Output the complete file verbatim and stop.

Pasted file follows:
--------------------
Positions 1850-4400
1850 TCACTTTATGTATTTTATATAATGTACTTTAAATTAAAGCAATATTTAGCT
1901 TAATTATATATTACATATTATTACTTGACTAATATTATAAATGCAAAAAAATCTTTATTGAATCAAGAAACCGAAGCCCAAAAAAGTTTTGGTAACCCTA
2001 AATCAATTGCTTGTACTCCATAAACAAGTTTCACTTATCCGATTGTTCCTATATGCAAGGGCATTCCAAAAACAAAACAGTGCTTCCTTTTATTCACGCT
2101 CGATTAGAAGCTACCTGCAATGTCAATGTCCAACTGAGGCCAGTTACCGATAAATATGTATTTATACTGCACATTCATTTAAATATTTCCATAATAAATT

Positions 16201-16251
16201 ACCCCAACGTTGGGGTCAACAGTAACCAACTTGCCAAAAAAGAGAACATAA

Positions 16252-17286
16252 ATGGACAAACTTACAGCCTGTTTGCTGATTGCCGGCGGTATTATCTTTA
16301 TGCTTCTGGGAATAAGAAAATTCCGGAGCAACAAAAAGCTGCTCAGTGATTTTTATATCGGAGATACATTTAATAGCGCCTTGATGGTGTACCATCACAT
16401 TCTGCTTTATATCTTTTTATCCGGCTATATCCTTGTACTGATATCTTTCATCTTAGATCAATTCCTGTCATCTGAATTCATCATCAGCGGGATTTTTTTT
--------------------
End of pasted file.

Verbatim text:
Positions 1850-4400
1850 TCACTTTATGTATTTTATATAATGTACTTTAAATTAAAGCAATATTTAGCT
1901 TAATTATATATTACATATTATTACTTGACTAATATTATAAATGCAAAAAAATCTTTATTGAATCAAGAAACCGAAGCCCAAAAAAGTTTTGGTAACCCTA
2001 AATCAATTGCTTGTACTCCATAAACAAGTTTCACTTATCCGATTGTTCCTATATGCAAGGGCATTCCAAAAACAAAACAGTGCTTCCTTTTATTCACGCT
2101 CGATTAGAAGCTACCTGCAATGTCAATGTCCAACTGAGGCCAGTTACCGATAAATATGTATTTATACTGCACATTCATTTAAATATTTCCATAATAAATT

Positions 16201-16251
16201 ACCCCAACGTTGGGGTCAACAGTAACCAACTTGCCAAAAAAGAGAACATAA

Positions 16252-17286
16252 ATGGACAAACTTACAGCCTGTTTGCTGATTGCCGGCGGTATTATCTTTA
16301 TGCTTCTGGGAATAAGAAAATTCCGGAGCAACAAAAAGCTGCTCAGTGATTTTTATATCGGAGATACATTTAATAGCGCCTTGATGGTGTACCATCACAT
16401 TCTGCTTTATATCTTTTTATCCGGCTATATCCTTGTACTGATATCTTTCATCTTAGATCAATTCCTGTCATCTGAATTCATCATCAGCGGGATTTTTTTT